Also, early on, many loaders treated plated bullets like jacketed in two particulars: They tended to load them too hot and the plating didn't stick well. Additionally, I've found that the case mouth needs to be flared out just slightly more than with plated bullets. Without the extra "belling," a sharp case mouth would sometimes dig in and tear the thin plating. This would build up enough on the mouth to prevent proper chambering.

    I noticed that many of my loads with the early 9mm bullets suffered when being fired through a rough barrel. This was particularly true in one particularly crude Sten Gun barrel. I attributed this largely to the somewhat crudely-cut rifling of the wartime bore. Recovered bullets oftimes had plating torn away along the line of the land engraving. I suppose it could be that the slight additional velocity from the longer barrel might have contributed. I've never seen this effect with high quality (smoothly rifled) handgun barrels. The Sten Gun was not mine, so I never observed the workings of the late model Ranier bullets in that barrel.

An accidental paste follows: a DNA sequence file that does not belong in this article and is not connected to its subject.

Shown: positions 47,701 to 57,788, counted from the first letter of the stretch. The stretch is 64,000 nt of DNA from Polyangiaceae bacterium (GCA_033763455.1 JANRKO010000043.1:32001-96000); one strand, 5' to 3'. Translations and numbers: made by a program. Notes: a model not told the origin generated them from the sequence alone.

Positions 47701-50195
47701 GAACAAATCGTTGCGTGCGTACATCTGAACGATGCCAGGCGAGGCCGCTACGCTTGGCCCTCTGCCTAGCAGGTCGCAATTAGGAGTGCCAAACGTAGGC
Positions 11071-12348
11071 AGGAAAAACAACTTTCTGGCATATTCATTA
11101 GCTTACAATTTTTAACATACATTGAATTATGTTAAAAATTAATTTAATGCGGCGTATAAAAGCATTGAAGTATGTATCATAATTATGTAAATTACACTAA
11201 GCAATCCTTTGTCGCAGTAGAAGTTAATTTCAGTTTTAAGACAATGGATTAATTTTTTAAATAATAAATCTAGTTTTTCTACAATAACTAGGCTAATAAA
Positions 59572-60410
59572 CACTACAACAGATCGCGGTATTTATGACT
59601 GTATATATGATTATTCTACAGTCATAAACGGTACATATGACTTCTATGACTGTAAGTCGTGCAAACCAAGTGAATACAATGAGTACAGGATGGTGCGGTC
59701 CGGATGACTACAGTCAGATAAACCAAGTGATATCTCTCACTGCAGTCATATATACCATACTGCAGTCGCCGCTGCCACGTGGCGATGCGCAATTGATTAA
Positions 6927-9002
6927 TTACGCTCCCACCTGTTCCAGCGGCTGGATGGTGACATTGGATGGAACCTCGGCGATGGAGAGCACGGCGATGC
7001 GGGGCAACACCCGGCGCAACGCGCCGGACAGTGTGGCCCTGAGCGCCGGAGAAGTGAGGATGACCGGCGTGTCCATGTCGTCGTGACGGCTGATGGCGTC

As mentioned above, Ranier bullets tend to be a bit "prettier" and more uniform than Berry's.

    longdayjake, I imagine that Midway has complicated formulae to figure their pricing, all across the board of their products. It stands to reason that many of their customers are willing to pay just a bit extra for certain products, for the convenience of ordering a bunch of stuff from that single source. I should think that a "Bullet Boutique" would be able to undersell them on a LOT of projectiles, their huge volume notwithstanding.

    Good luck in your new enterprise.
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  14. #14
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    My experience has been that plated bullets are great as a replacement for cast if the cost is not much more. I tend to use jacketed for more serious purposes such as hunting, and for recreating self defense loads cheaper than say speer gold dot factory ammo.